In Between Storms For Now – Severe Threat Sunday PM – Friday Video

Happy Friday! We are in between storm systems for a couple of days. But, another severe weather threat is looming for late Sunday / Sunday night.  And, all indications are, some big ticket weather may be in our future next week.  New drought monitor map, is out, as we anticipate what could be some decent rain ahead.  Are ready for a couple of hot & humid days today & tomorrow?  I have an action packed Friday morning personal weather briefing for you.


All eyes on the next significant storm system to affect by late Sunday, Sunday night, through Monday morning.  It will be producing a lot of severe weather today and tomorrow out in the nation’s mid-section.  Timing of this system is about 6 hours slower on the Euro model.

The Storm Prediction Center already has almost all of the state in a Severe Weather Risk Sunday night.  The strong risk will be over the western half of the state.  It is very likely the risk area and risk levels will be adjusted as we get closer to this event.


We could see some beneficial rainfall from this next storm system.  Here’s just one model (The GFS) estimate at possible rainfall from this Sunday night/Monday system.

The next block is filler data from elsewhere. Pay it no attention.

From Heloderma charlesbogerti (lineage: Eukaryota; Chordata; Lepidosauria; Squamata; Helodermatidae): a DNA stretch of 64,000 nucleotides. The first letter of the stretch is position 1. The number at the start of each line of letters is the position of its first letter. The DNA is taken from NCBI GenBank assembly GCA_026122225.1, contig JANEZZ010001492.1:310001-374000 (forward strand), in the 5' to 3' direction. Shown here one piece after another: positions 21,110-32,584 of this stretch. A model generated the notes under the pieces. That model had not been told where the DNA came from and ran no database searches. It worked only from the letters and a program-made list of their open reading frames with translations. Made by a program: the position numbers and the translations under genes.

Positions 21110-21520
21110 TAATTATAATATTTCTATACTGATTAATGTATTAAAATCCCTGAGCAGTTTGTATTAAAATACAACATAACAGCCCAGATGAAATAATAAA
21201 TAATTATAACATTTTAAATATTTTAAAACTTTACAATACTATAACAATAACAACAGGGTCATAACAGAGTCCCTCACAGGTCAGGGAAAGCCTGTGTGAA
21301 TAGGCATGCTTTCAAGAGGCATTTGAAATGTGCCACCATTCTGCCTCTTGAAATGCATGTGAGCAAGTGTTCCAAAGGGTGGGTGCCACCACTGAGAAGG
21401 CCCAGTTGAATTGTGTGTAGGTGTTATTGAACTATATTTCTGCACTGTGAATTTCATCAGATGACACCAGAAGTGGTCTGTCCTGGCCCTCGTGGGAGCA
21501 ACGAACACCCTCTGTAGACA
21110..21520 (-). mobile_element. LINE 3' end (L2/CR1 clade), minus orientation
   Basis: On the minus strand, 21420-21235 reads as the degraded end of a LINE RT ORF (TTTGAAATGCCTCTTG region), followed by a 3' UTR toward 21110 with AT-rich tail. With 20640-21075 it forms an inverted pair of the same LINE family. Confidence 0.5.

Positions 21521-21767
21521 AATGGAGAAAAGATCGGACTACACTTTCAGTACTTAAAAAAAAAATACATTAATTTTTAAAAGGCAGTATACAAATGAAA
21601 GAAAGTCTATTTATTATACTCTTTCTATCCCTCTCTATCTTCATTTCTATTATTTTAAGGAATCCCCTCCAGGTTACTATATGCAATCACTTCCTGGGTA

Hopefully that will help put a dent in our growing drought.  A new Drought Monitor Map came out yesterday, showing much of eastern and southeast Alabama in a moderate drought.

Wild ride next 10 days, according to the Euro model.  2 significant storm systems, followed by a sharp drop in temperatures.


No video tomorrow, but there will be a blog update on Saturday morning, and a Special Sunday Video is planned, too.  Have a great weekend!  Bailey and I hope to see you at Bark in the Park tomorrow at Cooter’s Pond Park.


Remembering The Super Tornado Outbreak – April 27, 2011

It was a day in weather history that simply can’t be compared to any other day.  In fact, it was our nation’s biggest Tornado Super Outbreak of all time.  Unfortunately, Alabama was  Ground Zero.  By far, the hardest hit state – with 62 tornadoes and 252 deaths.  Nationally, on that day, there were 218 tornadoes and 317 deaths.  Even surpassing 1974, the previous benchmark.